I received an email earlier this year, and finally got to met a lovely lass, Lara Drew, who came to Brisbane from her hometown of Canberra to attend my Green Earth Day festival. Lara recently graduated with a Bachelor of Community Education and for her final year project she had the opportunity to research an issue in the community. This is Lara's story she's compiled (and somewhat of a guest blog!) on the plight of factory farmed turkeys in Australia.
Last year Animal Liberation ACT (AL ACT) applied for funding from Voiceless – the Animal Protection Institute and received AU$6100 worth of funding in order to develop a campaign called Big Birds, Big Cruelty. Big Birds, Big Cruelty (BBBC) is a community education campaign designed to raise awareness of factory farmed turkeys in Australia, a little known issue currently. Lara Drew recently graduated from the Bachelor of Community Education and for her final year project got the opportunity to research an issue in the community. She chose to do a research project based around animal rights and decided to research an issue that had not been researched or campaigned about much. Through her research she found that there was little information and campaigns on factory farmed turkeys in Australia and thus that is how the BBBC campaign developed.
Like other factory farmed animals in Australia, turkeys are raised in miserable crowded sheds with thousands of others for three months of their short lived lives. Three to five million turkeys are currently killed in Australia for meat but this number is growing. Turkeys are killed at 10-12 weeks when they are still only infants with unnaturally overweight and distorted bodies. They suffer a range of health problems such as heart problems, overweight bodies and have painful swollen joints with crippled legs (due to extreme fast growth). Turkeys have no more space than an A3-sized sheet of paper and experience lameness perpetuating mortality among the thousands of birds locked away in confined and crowded sheds.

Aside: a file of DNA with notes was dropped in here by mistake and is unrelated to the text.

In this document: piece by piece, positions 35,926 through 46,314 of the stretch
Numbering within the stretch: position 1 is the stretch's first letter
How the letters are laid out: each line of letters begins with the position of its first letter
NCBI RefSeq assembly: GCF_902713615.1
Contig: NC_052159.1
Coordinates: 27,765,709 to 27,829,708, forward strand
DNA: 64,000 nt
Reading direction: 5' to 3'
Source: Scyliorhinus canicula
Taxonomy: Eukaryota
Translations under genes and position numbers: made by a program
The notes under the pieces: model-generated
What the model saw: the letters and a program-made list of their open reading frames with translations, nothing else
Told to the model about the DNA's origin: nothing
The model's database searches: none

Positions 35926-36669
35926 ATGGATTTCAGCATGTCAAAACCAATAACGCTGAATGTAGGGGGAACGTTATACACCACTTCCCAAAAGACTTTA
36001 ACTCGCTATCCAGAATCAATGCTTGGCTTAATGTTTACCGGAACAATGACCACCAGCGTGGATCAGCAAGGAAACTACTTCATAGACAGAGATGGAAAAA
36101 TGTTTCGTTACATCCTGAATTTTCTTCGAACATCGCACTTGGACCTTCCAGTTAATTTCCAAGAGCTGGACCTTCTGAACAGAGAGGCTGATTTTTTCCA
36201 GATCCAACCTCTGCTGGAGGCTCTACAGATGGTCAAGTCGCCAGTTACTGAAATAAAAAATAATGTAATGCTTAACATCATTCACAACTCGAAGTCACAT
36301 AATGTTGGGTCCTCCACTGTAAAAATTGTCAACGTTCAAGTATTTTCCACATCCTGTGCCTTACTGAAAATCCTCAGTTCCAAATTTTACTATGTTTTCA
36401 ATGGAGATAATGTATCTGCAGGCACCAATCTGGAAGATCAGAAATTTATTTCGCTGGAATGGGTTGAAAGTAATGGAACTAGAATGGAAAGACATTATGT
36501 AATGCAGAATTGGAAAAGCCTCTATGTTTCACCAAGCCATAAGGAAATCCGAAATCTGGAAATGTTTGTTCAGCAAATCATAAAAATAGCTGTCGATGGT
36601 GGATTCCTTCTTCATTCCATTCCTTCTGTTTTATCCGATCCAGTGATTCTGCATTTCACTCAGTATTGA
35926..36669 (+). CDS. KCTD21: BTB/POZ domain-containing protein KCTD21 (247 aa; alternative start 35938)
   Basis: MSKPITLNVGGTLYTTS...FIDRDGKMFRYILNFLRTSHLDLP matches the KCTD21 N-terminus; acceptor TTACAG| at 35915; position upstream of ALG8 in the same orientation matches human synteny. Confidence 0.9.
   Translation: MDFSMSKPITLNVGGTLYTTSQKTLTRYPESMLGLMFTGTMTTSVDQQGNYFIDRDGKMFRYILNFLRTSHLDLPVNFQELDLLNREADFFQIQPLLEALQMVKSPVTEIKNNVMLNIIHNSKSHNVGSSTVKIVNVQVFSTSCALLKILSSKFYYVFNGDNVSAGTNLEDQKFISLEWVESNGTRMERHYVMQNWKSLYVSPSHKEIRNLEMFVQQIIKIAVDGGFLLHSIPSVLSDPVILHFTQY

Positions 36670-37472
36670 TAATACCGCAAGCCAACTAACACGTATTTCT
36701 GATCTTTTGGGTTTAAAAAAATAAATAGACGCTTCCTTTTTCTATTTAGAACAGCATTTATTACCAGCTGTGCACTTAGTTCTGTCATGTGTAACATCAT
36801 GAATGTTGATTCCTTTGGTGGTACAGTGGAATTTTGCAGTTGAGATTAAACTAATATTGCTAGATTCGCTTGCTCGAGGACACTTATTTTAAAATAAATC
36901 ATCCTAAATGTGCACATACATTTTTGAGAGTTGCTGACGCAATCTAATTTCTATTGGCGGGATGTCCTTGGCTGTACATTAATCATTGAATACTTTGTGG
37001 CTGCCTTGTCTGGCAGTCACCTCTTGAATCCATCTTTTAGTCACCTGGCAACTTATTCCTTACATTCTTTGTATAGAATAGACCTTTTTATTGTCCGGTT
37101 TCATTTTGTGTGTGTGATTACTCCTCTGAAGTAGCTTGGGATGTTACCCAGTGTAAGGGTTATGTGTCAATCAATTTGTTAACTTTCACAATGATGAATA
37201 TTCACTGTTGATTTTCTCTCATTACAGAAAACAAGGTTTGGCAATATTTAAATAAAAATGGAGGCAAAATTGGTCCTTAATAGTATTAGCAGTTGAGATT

There are two key components of the BBBC campaign. One component involves utlising the campaign resources developed to be used in future education campaigns by a range of animal rights organisations across Australia. The campaign materials AL ACT have developed are flyers, posters, stickers, postcards, t-shirts, a website, a documentary and an activist toolkit. The activist toolkit is a guide on how to campaign about factory farmed turkeys in Australia. All of these materials (which you can find ONLINE) will be shared at a national level with other animal rights organisations who may also want to campaign about the cause. Considering there are very little campaign materials and reports on turkey factory farming in Australia these materials aim to encourage and empower other activists to develop a campaign about the issue in their own state. Education is a key initiator of awareness and social change. So developing educational materials that other organisations can utilise is a vital component of education for social change and empowerment.
The second component of the BBBC campaign is campaigning at a local level about the treatment of factory farmed turkeys in Australia. Considering that this is a little known issue in Australia, the starting point for the campaign will be to raise awareness about the issue to the general public. Once this awareness has been raised more, activists can look at other campaign avenues.
To conclude, the aim of the BBBC campaign is to raise awareness about a little known issue in Australia and to show the public just where turkey comes from and how it is produced. Like other factory farmed animals in Australia, turkeys are raised in miserable, confined and crowded sheds with no more space than an A3-sized sheet of paper. Turkeys are kind, gentle, interactive social birds and enjoy the constant company of other beings. Please talk to your friends and family about this issue and spread the word.
Thank you Lara, for your work. Please get behind supporting Lara and AL ACT's work to help the turkeys in Australia.
- Published: 07 June 2011
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